A new strain of malware called ZenRAT has emerged in the wild being distributed via fake Bitwarden password manager installation packages.
“The malware specifically targets Windows users and will redirect people using other servers to a benign web page,” enterprise security firm Proofpoint said in a white paper. “The malware is a modular Remote Access Trojan (RAT) with information theft capabilities.”
ZenRAT is hosted on fake websites that purport to be associated with Bitwarden, although it is unclear how traffic is directed to the domains. This type of malware has been spread via phishing attacks, malvertising, or SEO poisoning in the past.
The payload (Bitwarden-Installer-version-2023-7-1.exe), downloaded from crazygameis(.)com, is a trojanized version of the standard Bitwarden installation package that contains a malicious .NET executable (ApplicationRuntimeMonitor.exe). .
A noteworthy aspect of the campaign is that users who end up visiting the deceptive website from non-Windows systems are redirected to a cloned opensource.com article published in March 2018 about “How to manage your passwords with Bitwarden, a alternative to LastPass”.
Additionally, Windows users who click on download links marked for Linux or macOS on the Downloads page are redirected to Bitwarden’s legitimate site, vault.bitwarden.com.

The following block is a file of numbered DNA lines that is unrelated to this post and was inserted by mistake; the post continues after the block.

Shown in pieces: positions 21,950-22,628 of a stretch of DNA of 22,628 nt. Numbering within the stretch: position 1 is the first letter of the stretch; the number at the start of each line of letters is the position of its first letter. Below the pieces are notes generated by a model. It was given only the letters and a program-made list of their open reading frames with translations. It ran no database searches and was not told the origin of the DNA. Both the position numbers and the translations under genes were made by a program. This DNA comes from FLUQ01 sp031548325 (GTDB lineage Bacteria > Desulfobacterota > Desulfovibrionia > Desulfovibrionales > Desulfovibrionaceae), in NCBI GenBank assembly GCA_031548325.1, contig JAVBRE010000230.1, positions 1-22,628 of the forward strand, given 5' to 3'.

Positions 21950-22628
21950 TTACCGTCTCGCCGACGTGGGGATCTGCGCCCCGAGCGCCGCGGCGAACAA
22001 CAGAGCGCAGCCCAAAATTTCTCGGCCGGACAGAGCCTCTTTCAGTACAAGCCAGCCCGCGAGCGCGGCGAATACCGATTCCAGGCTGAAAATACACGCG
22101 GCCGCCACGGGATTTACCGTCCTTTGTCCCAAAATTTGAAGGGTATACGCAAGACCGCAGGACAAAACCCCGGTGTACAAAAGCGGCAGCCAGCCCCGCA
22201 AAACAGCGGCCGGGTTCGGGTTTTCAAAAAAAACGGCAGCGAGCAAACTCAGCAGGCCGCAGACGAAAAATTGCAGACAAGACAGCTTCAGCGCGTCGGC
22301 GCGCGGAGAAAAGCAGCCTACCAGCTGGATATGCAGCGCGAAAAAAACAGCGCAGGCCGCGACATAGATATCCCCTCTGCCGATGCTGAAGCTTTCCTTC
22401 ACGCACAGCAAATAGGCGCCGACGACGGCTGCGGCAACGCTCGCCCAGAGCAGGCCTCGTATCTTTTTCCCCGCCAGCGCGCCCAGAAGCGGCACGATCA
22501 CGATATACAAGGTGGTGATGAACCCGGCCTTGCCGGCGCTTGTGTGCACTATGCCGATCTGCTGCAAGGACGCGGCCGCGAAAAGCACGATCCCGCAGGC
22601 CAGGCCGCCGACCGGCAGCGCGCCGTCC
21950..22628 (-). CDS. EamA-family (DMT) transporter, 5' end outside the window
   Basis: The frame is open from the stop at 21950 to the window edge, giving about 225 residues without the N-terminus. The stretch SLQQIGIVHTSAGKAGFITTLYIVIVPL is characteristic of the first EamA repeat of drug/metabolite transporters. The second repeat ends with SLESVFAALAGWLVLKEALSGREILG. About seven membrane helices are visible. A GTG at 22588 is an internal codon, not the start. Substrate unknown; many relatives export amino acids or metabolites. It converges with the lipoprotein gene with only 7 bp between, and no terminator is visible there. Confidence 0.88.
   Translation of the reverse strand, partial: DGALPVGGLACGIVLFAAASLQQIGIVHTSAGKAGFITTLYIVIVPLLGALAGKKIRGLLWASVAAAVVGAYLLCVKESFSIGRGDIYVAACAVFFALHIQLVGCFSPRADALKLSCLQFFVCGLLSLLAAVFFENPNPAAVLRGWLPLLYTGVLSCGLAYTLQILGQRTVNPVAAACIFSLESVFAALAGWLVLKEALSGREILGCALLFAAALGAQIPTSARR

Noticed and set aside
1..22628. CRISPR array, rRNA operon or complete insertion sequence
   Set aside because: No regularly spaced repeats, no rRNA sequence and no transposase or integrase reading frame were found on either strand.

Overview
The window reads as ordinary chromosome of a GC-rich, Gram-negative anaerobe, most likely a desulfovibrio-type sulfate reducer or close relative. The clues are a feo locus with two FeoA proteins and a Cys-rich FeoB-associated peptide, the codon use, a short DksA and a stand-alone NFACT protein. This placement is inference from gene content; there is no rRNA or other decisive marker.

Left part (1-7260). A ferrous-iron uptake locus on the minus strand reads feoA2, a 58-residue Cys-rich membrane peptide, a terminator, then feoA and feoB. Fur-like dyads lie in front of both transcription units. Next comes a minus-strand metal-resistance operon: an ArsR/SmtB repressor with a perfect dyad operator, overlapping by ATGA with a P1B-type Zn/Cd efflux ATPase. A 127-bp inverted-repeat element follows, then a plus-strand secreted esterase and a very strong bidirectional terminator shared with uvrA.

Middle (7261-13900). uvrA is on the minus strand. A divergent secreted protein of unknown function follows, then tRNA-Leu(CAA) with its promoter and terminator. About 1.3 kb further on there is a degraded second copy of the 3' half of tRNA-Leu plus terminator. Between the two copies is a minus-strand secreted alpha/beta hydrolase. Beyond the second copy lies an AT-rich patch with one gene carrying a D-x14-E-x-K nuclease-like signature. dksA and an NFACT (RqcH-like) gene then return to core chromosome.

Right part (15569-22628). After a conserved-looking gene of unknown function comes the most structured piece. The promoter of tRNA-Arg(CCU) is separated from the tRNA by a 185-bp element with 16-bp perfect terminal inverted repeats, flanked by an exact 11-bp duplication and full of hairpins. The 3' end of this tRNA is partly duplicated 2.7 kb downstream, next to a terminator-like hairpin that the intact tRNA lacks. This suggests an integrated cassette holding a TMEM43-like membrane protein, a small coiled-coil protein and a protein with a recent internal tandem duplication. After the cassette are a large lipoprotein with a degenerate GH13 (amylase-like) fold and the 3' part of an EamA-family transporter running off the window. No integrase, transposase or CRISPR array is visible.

An analysis of the installer’s metadata reveals attempts by the threat actor to disguise the malware as Piriform’s Speccy, a free Windows utility for displaying hardware and software information.
The digital signature used to sign the executable is not only invalid, but also claims to be signed by Tim Kosse, a well-known German computer scientist known for developing the free cross-platform FTP software FileZilla.
ZenRAT, once started, collects details about the host, including CPU name, GPU name, OS version, browser credentials, and installed applications and security software, on a command server and control (C2) (185.186.72(.) 14) operated by threat actors.
“The client initiates communication with C2,” Proofpoint said. “Regardless of the command and additional data transmitted, the first packet is always 73 bytes.”
ZenRAT is also configured to transmit its logs to the server in plain text, which captures a series of system checks performed by the malware and the execution status of each module, indicating its use as an “extensible modular implant.”
To mitigate such threats, it is recommended that users download software only from trusted sources and ensure the authenticity of websites.
The disclosure comes as the information thief known as Lumma Stealer has been observed compromising the manufacturing, retail and commercial industries since early August 2023.
“The data stealer was delivered via drive-by downloads disguised as fake installers, such as Chrome and Edge browser installers, and some of them were distributed via PrivateLoader,” eSentire said earlier this month.
In a related campaign, fraudulent websites posing as Google Business Profile and Google Sheets were found to trick users into installing stealing malware called Stealc under the pretext of a security update.
“Unauthorized downloads continue to be a common method of spreading malware, including data thieves and uploaders,” the Canadian cybersecurity company said.